Godly Sorrow Worketh Repentance
Now I rejoice, not that ye were made sorry, but that ye sorrowed to repentance: for ye were made sorry after a godly manner, that ye might receive damage by us in nothing. For godly sorrow worketh repentance to salvation not to be repented of: but the sorrow of the world worketh death. For behold this selfsame thing, that ye sorrowed after a godly sort, what carefulness it wrought in you, yea, what clearing of yourselves, yea what indignation, yea, what fear, yea, what vehement desire, yea, what zeal, yea, what revenge! In all things ye have approved yourselves to be clear in this matter (2 Cor. 7:9-11).
One of the most neglected subjects in preaching is repentance. Understanding the true nature of repentance helps us clean sin out of our own lives and recognize when a brother Has truly repented so that we might forgive him. Because repentance is not understood, some have been baptized without being saved. They have gone into the water a dry sinner and come out a wet sinner. No transformation occurred in their lives which might be compared to a new birth, the laying aside of the man of sin, that one might walk in newness of life. Because this subject is sometimes neglected, we want to study repentance.
The Sorrow of the World
Our text speaks of a "sorrow of the world" which worketh death. There are a number of sorrows in this world - loneliness, depression, physical suffering, etc. However, the "sorrow of this world" which is under discussion in this chapter is related to sin. This world's sorrow for sin is tied to physical and temporal consequences of sin. The sorrow of the world which is related to sin (1) has no shame or grief for the cause of the sorrow, (b) has no reformation of life tied to it (it will continue to sin so long as it can protect itself for sin's consequences), and (c) can never eradicate sin.
There are several Bible examples of men who showed only a sorrow of this world for their sins. Cain was only concerned that men would kill him for having murdered his brother Abel, so he said, "My sin is greater than I can bear" (Gen. 4:13). King Saul was only concerned for what his subjects thought of him when he disobeyed God by not killing Agag and not destroying all of the cattle. When Samuel rebuked him, he said, "I have sinned, yet honor me now before the elders of the people" (1 Sam. 15:30). Judas regretted his betrayal of Jesus but went and hung himself rather than truly repenting of his sin.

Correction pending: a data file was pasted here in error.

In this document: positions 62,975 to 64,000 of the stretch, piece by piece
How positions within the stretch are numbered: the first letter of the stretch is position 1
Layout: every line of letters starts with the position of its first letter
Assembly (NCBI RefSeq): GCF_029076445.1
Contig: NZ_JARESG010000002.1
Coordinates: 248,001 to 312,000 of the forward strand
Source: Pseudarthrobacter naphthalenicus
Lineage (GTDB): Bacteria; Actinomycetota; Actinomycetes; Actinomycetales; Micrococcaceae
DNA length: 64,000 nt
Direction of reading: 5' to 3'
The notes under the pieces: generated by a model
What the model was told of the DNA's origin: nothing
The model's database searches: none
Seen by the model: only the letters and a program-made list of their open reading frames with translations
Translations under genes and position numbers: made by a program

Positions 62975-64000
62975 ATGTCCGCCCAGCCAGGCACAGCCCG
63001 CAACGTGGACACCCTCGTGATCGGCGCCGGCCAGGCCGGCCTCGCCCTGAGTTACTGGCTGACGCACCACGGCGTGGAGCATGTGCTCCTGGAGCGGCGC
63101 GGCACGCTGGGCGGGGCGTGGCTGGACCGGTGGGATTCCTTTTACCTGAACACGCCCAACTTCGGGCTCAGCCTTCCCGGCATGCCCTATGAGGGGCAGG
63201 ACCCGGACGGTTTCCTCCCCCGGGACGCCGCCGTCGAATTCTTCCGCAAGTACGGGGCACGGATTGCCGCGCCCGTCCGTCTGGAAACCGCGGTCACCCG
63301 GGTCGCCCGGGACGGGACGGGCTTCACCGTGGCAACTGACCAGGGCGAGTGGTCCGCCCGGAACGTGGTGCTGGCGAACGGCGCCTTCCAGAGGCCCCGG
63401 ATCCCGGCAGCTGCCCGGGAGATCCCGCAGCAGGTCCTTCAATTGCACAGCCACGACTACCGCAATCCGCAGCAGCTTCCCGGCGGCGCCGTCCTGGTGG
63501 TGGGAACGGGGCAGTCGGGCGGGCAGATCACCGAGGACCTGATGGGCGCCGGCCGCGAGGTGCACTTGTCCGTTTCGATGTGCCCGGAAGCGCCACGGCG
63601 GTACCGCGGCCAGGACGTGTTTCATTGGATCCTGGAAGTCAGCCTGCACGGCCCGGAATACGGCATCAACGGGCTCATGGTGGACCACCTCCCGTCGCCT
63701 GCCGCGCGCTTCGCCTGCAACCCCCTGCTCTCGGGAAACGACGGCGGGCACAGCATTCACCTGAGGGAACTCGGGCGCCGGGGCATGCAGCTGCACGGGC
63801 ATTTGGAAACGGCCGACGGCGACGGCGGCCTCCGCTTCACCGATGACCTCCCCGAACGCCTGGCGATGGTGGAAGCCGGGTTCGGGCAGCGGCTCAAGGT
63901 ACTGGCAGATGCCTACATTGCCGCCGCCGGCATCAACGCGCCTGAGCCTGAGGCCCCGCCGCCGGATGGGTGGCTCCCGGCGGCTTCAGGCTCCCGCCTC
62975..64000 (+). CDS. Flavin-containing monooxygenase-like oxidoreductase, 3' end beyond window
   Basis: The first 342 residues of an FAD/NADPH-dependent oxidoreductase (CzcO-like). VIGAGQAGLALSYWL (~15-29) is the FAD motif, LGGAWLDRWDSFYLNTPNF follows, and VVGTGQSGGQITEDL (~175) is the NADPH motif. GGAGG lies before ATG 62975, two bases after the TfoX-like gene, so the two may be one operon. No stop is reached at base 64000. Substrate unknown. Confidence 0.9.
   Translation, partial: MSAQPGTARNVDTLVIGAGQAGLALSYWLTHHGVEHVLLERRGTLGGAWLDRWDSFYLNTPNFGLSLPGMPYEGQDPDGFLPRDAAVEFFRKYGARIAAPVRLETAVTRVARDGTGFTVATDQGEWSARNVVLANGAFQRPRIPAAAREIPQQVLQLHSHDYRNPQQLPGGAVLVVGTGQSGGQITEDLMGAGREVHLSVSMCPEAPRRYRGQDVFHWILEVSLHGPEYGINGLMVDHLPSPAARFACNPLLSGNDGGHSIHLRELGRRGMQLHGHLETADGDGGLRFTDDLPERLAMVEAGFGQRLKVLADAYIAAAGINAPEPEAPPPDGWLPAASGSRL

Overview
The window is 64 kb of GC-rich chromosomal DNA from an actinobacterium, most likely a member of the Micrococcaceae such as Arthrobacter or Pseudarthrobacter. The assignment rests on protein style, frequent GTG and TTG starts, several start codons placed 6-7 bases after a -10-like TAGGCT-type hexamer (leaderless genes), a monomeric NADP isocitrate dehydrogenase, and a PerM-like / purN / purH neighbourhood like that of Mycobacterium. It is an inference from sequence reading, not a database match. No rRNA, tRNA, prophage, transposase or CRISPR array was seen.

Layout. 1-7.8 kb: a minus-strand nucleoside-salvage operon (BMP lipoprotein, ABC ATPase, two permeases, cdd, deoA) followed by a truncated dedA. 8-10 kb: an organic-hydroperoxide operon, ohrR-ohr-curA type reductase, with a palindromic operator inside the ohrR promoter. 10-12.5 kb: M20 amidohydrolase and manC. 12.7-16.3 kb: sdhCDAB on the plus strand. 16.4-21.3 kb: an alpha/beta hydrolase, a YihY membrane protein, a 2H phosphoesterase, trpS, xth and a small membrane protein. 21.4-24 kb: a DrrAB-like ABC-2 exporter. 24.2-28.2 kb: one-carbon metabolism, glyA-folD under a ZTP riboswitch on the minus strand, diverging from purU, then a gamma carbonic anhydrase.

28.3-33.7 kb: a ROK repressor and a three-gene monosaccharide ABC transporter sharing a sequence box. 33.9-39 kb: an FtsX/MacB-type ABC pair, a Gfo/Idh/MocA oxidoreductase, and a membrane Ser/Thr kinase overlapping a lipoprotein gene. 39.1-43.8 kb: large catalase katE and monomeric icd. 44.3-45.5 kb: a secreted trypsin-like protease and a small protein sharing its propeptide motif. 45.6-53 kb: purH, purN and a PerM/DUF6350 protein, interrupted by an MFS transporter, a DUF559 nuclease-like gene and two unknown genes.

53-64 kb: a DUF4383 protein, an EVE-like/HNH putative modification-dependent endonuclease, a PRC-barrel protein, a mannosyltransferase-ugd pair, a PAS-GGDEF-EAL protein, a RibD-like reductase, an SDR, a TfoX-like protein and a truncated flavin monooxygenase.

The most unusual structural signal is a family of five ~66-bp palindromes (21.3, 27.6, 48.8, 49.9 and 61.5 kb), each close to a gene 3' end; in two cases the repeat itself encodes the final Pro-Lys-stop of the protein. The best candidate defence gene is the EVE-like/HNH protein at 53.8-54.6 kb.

The sorrow of the world is worthless when fighting against sin. Although our heart feels compassion for those who are suffering the ill effects of their own sin, we need to distinguish true repentance from the sorrow of this world. The drunk who is crying in his beer is only suffering the sorrow of this world; he has not repented.
Godly Sorrow Works Repentance
True repentance stems from godly sorrow. Sin is related to God. James Hastings wrote,
We are all of us quite ready to say, "I have done wrong many a time"; but there are some of us who hesitate to take the other step and say, "I have done sin." Sin has for its correlative God. If there is no God there is no sin. There may be faults, there may be failures, there may be transgressions, breaches of the moral law, things done inconsistent with man's nature and constitution, and so on; but if there be a God, then we have personal relations to that Person and His law; and when we break His law it is more than crime; it is more than fault; it is more than transgression; it is more than wrong; it is sin (Great Texts of the Bible: 2 Corinthians 246-247).
True repentance stems from the recognition that God has a law which has been disobeyed. The sinner recognizes that his sin has been an affrontal to God. When man sins, he has doubled up his little fist in the face of God and refused to obey his will. For true repentance to occur, there must be the recognition that the sinner has sinned against God and caused him grief (Eph. 4:30; Gen. 6:6).
We understand how sin grieves the heart of our fellow man against whom we have sinned. An unfaithful husband causes untold grief to his wife, children, parents, and brethren. He also grieves God (Eph. 4:30). Even as this sinner apologizes to and asks the forgiveness of his loved ones against whom he has sinned, he also must seek the forgiveness of God against whom he has sinned.
This godly sorrow for sin works repentance. Repentance is not merely sorrow for sin or the determination to make restitution. It is that change of mind which leads to a reformation of life. Jesus illustrated repentance in the parable of the two sons:
A certain man had two sons: and he came to the first, and said, Son, go work to day in my vineyard. He answered and said, I will not: but afterward he repented, and went. And he came to the second, and said likewise. And he answered and said, I go, sir: and went not. Whether of them twain did the will of his father? They say unto him, The first. Jesus said unto them, Verily I say unto you, that the publicans and the harlots go into the kingdom of God before you (Matt. 21:29-32).